So-called virginity tests are unreliable, invasive and sexist. And yet they persist

By | November 10, 2019
Celebrities and the Twittersphere howled in disbelief. Human rights advocates and doctors tut tutted their disapproval. The hosts of the podcast Ladies Like Us, where T.I. made the remarks, distanced themselves. (CNN could not reach T.I. for comment.)

As doctors and scientists will tell you, there is no test or exam that can reliably and accurately determine whether a girl or a woman has had sex — and consequently assess whether she’s a “virgin.” The very idea of such a test is sexist.
And yet, according to the UN, the practice of so-called “virginity testing” has been documented in at least 20 countries around the world.
Among them, the United States.
A recently published investigation by Marie Claire and the Fuller Project found physicians in the US still receive requests to perform virginity tests.
And there are no clear guidelines from major US medical organizations on how doctors should address it — perhaps because, as the American College of Obstetricians and Gynecologists implies, it’s a procedure that’s not medically valid.
“Anybody who perpetuates the idea that virginity has anything biological to do with it is incorrect and they should be told that,” Jennifer Gunter, a gynecologist who writes about women’s health issues, told CNN.
“Virginity is a patriarchal, social construct. So keep medicine out of it.”

It’s a test based on myths and outdated ideas

The so-called “virginity test” is typically performed one of two ways:
  • Inspecting the hymen for tears or looking at its size and shape.
  • Through the “two-finger test,” which involves inserting fingers into the vagina.
But the practice, doctors say, is based on a misunderstanding of the female body and outdated notions of “purity.”
“There’s this idea that the hymen is this barrier that remains intact until some Prince Charming comes and ‘opens it’ and ‘pops the cherry,'” said Ranit Mishori, senior medical adviser at Physicians for Human Rights and professor of family medicine at Georgetown University. “All of these horrendous ways of addressing the hymen are patently wrong.”
Though people often think the hymen completely covers the vaginal opening, in most cases, it simply surrounds it, Gunter said. During sexual intercourse, it can sometimes be torn or stretched. But it can also tear or stretch through tampon use, sporting activities or medical procedures.
So, it’s extremely difficult, doctors say, for them to determine whether any change to the hymen is a result of penetrative sex or other causes.
Another supposed indicator of “virginity” is the presence of blood on the sheets after a woman has sex for the first time That’s a myth too.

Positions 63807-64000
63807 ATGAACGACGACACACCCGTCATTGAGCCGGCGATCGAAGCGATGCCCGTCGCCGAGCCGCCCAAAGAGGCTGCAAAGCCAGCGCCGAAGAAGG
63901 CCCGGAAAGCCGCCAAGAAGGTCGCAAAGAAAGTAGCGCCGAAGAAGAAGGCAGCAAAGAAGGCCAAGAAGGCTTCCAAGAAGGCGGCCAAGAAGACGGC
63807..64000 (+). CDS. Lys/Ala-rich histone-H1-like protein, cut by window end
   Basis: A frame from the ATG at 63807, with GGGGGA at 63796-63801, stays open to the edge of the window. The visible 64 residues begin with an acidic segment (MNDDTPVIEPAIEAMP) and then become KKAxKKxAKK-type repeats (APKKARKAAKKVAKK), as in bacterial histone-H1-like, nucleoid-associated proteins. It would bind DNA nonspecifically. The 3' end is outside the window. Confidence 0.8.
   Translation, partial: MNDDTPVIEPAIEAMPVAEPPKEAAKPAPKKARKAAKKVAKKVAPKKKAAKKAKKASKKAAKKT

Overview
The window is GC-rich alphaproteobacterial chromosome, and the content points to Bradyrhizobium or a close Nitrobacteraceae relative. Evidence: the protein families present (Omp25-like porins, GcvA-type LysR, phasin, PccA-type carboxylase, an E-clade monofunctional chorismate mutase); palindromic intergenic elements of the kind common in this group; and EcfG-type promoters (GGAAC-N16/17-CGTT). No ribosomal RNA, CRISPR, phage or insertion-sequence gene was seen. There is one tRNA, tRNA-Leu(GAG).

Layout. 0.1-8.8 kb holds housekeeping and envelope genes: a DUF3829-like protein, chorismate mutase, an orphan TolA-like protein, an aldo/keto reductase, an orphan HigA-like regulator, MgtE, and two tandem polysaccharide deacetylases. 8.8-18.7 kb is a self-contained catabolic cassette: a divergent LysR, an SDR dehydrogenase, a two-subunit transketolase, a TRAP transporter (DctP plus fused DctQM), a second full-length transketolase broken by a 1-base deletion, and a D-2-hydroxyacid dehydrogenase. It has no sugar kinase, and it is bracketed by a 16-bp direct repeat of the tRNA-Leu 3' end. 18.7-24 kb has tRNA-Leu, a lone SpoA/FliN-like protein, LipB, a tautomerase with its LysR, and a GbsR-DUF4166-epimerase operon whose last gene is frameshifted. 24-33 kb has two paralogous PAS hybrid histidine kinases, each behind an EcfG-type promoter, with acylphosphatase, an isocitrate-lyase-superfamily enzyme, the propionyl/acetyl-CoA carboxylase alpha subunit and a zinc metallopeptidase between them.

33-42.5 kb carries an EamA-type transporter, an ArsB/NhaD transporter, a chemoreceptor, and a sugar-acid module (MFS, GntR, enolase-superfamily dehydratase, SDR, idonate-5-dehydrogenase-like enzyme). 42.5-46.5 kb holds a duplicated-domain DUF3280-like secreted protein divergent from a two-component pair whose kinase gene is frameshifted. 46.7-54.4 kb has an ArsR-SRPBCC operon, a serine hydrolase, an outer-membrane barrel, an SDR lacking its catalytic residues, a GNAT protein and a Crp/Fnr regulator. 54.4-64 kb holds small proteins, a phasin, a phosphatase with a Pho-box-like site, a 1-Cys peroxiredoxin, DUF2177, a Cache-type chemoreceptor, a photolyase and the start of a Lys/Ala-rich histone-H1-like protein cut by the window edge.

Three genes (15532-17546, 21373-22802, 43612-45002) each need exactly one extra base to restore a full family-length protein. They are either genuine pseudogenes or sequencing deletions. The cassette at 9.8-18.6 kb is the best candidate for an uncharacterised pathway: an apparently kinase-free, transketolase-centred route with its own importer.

Studies have refuted the idea that most women bleed the first time they have sex. If they do, it’s typically light spotting. What bleeding can indicate, however, is forced penetration or a lack of lubrication, Mishori wrote in a journal article.

It can have harmful consequences

Virginity tests can have damaging psychological consequences for girls and women.
They can cause feelings of guilt, self-disgust, depression, anxiety and a negative body image, several UN agencies said in a statement calling for an end to the practice. In many cases, they’re performed at the request of family members or partners, often without consent.
Because there’s no equivalent for men, virginity tests imply that sex before marriage is only unacceptable for women.
“If someone’s asking for a hymen check, then what they’re saying to you is that it’s wrong to have sex before marriage,” Gunter told CNN.
Sometimes, the consequences of virginity testing are physical.
The sexual stigma perpetuated by the tests can drive women to risky behaviors. They might opt for oral or anal sex to preserve their virginity, doctors say, which can lead to sexually transmitted infections, or STIs, if practiced without protection.

It’s based on a narrow definition of sex

People who request virginity tests as evidence of whether a girl or a woman has had sex are missing the point, Mishori said.
There are many other ways to have sex besides vaginal penetration, and simply inspecting the hymen will not yield any instructive answers about whether a woman is sexually active, she said.
Another issue is that the tests don’t respect a woman’s autonomy and integrity, Mishori added: Why should a woman need to go through an exam to prove something about her sexual history? Why wouldn’t society simply believe what she says?
“It’s about trusting women, believing women and taking them at face value rather than subjecting them to outsiders being the arbiters of their behaviors, lifestyles or purity or character,” she said.
Finally, the idea that someone would even feel the need to assess whether a woman has had sex is a signal of how society determines her worth and desirability, Mishori said.
“There are a lot of social norms that all come into play through that little tiny piece of tissue,” she said.
Unfortunately, those social norms and misconceptions have formed over a long period of time, Mishori said, and dismantling them will be a challenge that extends beyond medical professionals.
And if the news this week is any indication, there’s still a lot of work to be done.

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